A “straightforward way to curtail the spread of Lyme disease…”

tick populations and the risk of Lyme disease can be cut substantially by maintaining the deer population below about 10 deer per square mile. When the population is below four deer per square mile, even the secondary effects of climate change become irrelevant to Lyme risk. Yet, the Maine Department of Inland Fisheries and Wildlife continues to set deer population targets above these thresholds, at 10 to 15 deer per square mile in the northern part of the state and 15 to 20 deer per square mile in the southern part of the state. The reasons have little to do with wildlife conservation and everything to do with economics.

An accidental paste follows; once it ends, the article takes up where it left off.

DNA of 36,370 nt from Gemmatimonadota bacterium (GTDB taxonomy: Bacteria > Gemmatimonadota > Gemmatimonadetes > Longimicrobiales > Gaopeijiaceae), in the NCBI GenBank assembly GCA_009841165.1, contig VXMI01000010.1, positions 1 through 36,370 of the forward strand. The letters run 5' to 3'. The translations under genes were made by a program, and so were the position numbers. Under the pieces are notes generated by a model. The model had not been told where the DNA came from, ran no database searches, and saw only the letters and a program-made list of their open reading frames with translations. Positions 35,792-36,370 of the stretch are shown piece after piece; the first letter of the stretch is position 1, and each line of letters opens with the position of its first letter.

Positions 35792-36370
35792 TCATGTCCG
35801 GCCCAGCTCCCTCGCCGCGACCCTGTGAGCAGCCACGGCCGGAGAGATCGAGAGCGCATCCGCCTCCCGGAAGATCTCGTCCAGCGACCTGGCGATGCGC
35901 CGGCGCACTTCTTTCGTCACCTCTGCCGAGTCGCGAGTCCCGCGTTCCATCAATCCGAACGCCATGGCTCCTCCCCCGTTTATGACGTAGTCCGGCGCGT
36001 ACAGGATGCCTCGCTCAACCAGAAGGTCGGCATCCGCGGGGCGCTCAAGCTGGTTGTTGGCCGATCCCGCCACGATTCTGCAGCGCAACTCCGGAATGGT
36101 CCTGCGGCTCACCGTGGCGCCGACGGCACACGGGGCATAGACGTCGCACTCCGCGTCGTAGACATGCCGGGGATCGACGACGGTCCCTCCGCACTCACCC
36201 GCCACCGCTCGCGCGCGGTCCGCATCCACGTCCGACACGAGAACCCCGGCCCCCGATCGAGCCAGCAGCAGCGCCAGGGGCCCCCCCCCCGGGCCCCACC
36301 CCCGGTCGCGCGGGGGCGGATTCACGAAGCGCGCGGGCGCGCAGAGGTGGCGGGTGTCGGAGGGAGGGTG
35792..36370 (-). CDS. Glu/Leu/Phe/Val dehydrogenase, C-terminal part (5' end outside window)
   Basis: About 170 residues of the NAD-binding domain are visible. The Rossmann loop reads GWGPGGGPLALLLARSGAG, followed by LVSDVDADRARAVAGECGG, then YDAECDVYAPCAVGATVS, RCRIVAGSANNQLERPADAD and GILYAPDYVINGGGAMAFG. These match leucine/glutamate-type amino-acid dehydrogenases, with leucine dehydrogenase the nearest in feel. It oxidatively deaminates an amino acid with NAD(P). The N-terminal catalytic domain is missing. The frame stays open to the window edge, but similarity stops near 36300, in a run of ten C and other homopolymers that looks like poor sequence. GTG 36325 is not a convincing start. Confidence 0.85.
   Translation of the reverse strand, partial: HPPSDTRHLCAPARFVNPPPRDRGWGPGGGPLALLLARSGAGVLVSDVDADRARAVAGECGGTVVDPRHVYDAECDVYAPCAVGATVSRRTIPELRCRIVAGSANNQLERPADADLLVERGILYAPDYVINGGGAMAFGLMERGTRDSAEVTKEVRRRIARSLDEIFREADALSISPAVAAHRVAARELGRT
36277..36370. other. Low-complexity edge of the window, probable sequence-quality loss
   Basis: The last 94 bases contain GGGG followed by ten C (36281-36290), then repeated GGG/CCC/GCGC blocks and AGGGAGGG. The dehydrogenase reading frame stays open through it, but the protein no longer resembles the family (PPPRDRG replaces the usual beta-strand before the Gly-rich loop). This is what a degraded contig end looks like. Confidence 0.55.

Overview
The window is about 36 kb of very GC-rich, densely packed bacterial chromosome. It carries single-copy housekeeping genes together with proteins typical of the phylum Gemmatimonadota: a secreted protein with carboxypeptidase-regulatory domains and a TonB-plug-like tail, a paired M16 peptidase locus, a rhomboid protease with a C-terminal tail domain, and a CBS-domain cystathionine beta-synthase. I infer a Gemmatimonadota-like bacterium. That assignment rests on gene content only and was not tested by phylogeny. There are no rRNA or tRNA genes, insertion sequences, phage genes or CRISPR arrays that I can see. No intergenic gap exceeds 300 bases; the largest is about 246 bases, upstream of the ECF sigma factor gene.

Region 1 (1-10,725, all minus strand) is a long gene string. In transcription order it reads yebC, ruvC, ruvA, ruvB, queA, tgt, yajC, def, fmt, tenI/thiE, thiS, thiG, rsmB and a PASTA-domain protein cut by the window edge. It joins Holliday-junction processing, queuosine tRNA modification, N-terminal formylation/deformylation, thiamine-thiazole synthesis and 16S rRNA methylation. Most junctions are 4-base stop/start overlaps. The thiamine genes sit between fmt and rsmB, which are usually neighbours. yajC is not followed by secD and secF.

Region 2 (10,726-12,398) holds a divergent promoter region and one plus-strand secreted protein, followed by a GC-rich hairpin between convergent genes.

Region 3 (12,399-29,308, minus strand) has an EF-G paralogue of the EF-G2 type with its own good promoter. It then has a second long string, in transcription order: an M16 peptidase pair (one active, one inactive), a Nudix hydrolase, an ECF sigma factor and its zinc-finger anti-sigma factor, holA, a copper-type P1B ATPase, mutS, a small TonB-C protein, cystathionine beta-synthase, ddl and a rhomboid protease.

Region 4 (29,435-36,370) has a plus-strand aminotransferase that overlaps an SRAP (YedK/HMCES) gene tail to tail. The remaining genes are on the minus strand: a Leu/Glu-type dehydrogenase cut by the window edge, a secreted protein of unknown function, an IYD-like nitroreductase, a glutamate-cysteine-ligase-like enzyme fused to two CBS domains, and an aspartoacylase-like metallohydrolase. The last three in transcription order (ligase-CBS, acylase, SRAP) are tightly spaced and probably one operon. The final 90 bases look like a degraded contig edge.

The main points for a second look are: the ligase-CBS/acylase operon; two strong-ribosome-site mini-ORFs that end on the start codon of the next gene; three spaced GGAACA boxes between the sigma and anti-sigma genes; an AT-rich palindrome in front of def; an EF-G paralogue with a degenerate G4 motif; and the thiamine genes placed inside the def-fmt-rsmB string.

US Wildlife Policy Is Misguided and Outdated—Let’s Fix It

The “Adventure Journal” puts some of this into perspective, in this sad state of land use: “From Golf to Wilderness, This Is How the US Uses Its Land.”

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